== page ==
Two side guides 68, are provided each with a colored and numbered scale, are pivotably attached to the upper surface of base plate 22 by means of a bolt or screw 70, located at an end of strip 68. When not is use, side guide 68 lies in an out-of-the-way position under foot pedal 24. During external rotation of the foot, these side guides 68 can be pivoted to a position that is generally perpendicular to base plate 22. The patient may use these side guides 68 to determine or measure the extent of external rotation for each foot.
Medial scale 72, consisting of a rectangular strip containing a colored and numbered scale, is affixed on base plate 22 near the center and parallel to front edge 74 of base plate 22. Medial scale 72 is used to measure the extent of internal rotation for each foot.
Two eye strap loops 76, of metal or plastic, are attached near front edge 74 of base plate 22 and centered in front of each foot pedal 24. Elastomeric bands 40 are attached to each eye strap loop 76. In use, elastomeric bands 40 are fastened around toe end 32 of each foot pedal 24 and into angled toe slots 38 located on the sides of foot pedals 24. As the patient attempts to dorsiflex the foot, elastomeric band 40 provides resistance to the movement. More than one elastomeric band 40 can be utilized to increase resistance.
Toe strap 30 can be detached and the patient's foot placed under elastomeric band 40 associated with toe end 32 of foot pedal 24, illustrated at FIGS. 9a and 9b. As the patient attempts to move each toe from side to side (rotates the foot), elastomeric band 40 provides resistance. The patient can perform this exercise while in a number of positions including reading, watching TV, lying in bed or working at a desk.
Plantar flexion belt 110, shown in detail at FIG. 2, is fastened around the waist of the patient, illustrated in use at FIGS. 6, 8a, 8b, and 11. Belt 110 consists of fabric strap 114, in the preferred embodiment, of nylon webbing but any suitable material able to be disinfected could be used, with some type of quick release buckle 116 attached to one end of strap 114. Another strap 118 is attached (sewn) to main belt 110 near buckle 116 so that it hangs vertically down from the center of belt 110 and, with bar slide 119 forms an adjustable loop 120. At the end of loop 120 is quick link 122, of rectangular shape and of metal or plastic, that can be opened or closed to allow the attachment of several elastomeric loops 112 or bands. Elastomeric loops 112 can be attached into toe slots 38 around toe end 32 of each foot pedal 24. When the patient presses downward on foot pedal 24, elastomeric loop 112 provides resistance to plantar flexion of the foot. Increased resistance is obtained by attaching more than one elastomeric loop 112 to foot pedal 24. The patient can use belt 110 independently of base plate 22 and pedals 24 by attaching elastomeric loops 112 directly around the toe end of the foot to provide resistance for plantar flexion and passively provide dorsiflexion of the foot of the patient. Since this type of activity does not require the use of the patient's hand, the patient can perform a variety of activities such as work at a desk, watch TV, read, etc.) simultaneously during the exercise period. Belt elastomeric loops 112, used independently of belt 110, can also be stretched in a variety of ways to exercise the arms, chest and back muscles.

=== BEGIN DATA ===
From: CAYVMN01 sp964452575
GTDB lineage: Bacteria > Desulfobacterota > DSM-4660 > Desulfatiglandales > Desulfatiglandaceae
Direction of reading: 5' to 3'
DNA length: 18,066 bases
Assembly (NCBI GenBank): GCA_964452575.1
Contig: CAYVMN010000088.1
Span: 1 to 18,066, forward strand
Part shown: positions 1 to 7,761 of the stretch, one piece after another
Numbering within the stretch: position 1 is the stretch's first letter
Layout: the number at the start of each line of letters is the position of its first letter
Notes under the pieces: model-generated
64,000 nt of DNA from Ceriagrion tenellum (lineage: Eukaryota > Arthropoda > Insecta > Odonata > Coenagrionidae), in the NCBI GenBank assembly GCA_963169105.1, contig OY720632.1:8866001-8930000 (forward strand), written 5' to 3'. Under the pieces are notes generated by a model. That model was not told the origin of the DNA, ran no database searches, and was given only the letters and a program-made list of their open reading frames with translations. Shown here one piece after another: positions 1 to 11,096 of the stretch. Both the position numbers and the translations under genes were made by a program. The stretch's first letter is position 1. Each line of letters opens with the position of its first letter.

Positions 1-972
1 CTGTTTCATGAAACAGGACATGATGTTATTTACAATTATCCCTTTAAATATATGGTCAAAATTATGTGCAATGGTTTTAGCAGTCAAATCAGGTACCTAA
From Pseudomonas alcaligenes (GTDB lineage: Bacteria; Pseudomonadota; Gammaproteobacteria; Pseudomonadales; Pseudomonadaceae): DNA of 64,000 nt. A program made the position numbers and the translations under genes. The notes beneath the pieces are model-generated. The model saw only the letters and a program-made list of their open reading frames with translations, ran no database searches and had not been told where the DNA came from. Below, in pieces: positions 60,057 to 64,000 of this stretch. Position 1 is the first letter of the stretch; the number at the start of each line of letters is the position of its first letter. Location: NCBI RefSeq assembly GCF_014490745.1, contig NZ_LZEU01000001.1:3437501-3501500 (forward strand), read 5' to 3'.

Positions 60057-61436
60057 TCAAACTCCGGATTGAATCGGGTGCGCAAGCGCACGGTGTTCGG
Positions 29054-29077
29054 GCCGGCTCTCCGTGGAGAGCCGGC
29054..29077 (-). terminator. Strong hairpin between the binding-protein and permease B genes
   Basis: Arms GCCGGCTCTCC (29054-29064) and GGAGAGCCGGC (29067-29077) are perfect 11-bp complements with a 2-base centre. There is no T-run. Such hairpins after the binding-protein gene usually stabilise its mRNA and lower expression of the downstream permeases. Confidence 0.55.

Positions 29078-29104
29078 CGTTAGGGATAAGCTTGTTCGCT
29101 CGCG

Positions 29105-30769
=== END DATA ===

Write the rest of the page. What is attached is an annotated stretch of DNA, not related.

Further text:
Cord 90, shown in detail at FIG. 3, consists of handle 92 which is attached to strap 94 of nylon or other suitable material. Cord 90 has been divided into several loops 96 to provide adjustment to patient's of differing physical sizes. Depending upon the size of the patient, the proper loop 96 is selected and attached around toe end 32 of foot pedal 24 and into toe slots 38 to provide dorsiflexion movement. Cord 90 can also be used independently of base plate 22 and foot pedals 24, by attached loop 96 directly around the toe end of the patient's foot. As the patient pulls handle 92 upward, the toe is passively dorsiflexed. This motion is useful to maintain range of motion and prevent shortening of the Achilles tendon (foot drop). During this movement, muscles in the arm, shoulders and hands are also exercised. This apparatus is designed primarily for paralyzed individuals.
Therapeutic lower extremity exerciser 20 can also function as an adjustable foot rest, as illustrated at FIG. 5. Each foot pedal 24 can be independently adjusted by placing wedge 130, shown in detail at FIG. 4, at a desired position under the patient's foot for use at rest. Handle 132, in actual use conditions of a rigid plastic although other materials such as wood could be used, is fastened to wedge 130, of dense foam, although rubber, wood or other suitable material could be used. Handle 132 is provided for ease-in positioning wedge 130. Wedge 130 is placed between base plate 22 and foot pedal 24 with handle 132 perpendicular to base plate 22 and situated adjacent to the outer edge of foot pedal Forward or backward positioning of wedge 130 regulates the incline or height of foot pedal 24 at rest. Use of wedge 130 passively dorsiflexes the foot, and passively stretches the Achilles tendon and calf muscles. This aids in retarding or preventing the development of the condition known as "foot drop", a common problem for those suffering from multiple sclerosis, myasthenia gravis and stroke among other medical disorders and diseases.